Posted by: patdavila | October 6, 2009

My Slackware 13 review

Well Slackware 13 was released a few weeks back and I had a chance to install it on my laptop. I ran Slackware as my main Linux distro for about 2 years. It’s reputation as being stable and solid are well earned. If you run Slackware for any significant amount of time you will learn the intricacies of how Linux works. The packages that come by default in the latest version of Slackware are pretty up to date and an official 64 bit distribution is now available. I opted for the 64 bit version and was off to the races. The Slackware installer is ncurses based and is pretty straightforward. The only part a noobie might have trouble with is using fdisk to manually partition their hard drive before installing the OS on it. Once you have partitions setup just go with the default package set for a desktop install and you should be golden. The install is pretty quick (as most Linux installers are these days). I’m not going to get too detailed so I’ll list what I liked and didn’t like.

I liked the following:
This thing screams. KDE on 64 bit Slackware is sooo fast
A very nice selection of default applications
Everything seems very stable. This is Slack, what do you expect?

I didn’t like the following:
Slackware STILL uses lilo as the default boot manager. Come on guys get with the times and use grub/grub2!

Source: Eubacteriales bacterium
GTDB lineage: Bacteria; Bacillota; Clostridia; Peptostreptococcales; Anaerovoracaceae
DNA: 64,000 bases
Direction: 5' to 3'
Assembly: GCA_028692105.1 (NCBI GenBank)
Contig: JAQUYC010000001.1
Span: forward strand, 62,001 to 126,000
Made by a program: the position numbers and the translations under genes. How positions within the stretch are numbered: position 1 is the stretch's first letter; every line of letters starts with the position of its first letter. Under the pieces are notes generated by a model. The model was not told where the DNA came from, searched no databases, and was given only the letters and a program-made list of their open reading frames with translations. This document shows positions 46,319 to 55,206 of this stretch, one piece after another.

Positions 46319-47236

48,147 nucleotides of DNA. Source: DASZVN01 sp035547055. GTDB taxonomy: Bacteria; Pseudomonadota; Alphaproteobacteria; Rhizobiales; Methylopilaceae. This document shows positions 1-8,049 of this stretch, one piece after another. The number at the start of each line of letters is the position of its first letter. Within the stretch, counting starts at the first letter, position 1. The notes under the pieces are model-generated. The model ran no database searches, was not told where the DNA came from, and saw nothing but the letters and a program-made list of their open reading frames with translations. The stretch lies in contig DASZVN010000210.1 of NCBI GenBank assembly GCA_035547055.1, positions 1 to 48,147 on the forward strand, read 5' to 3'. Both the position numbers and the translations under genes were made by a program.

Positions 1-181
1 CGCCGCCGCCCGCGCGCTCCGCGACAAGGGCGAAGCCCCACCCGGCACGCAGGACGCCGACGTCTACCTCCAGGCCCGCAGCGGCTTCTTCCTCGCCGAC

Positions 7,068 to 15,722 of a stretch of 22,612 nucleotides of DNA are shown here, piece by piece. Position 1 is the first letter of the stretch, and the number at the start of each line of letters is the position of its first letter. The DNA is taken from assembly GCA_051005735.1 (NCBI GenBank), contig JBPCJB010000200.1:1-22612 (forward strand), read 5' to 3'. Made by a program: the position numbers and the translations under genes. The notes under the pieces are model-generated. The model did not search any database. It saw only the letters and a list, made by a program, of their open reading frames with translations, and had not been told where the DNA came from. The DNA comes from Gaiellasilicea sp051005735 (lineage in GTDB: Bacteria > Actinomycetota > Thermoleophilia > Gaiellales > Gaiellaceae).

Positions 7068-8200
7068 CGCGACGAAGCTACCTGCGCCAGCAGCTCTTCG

By default Slackware does not have a package manager that does dependency checking
Slackware should have Gnome as an option during the install process

Now I have been very critical of Slackware in the past for not having a package manager that does dependency checking by default. This is huge weakness when comparing it to other modern Linux distributions. Chess Griffin along with other developers have created a great utility call Sbopkg that will build packages for Slackware from the Slackbuilds repository. This is a huge boon as it addresses one of the most glaring weaknesses of Slackware. I was able to install a bunch of applications for my system without much fussing. Now there are nowhere near as many builds available as the huge amount of packages in the Debian/Ubuntu worlds but this is extremely helpful to anyone who wants to use Slackware as a desktop/workstation. If you you’ve never run Slackware I highly recommend trying it out.


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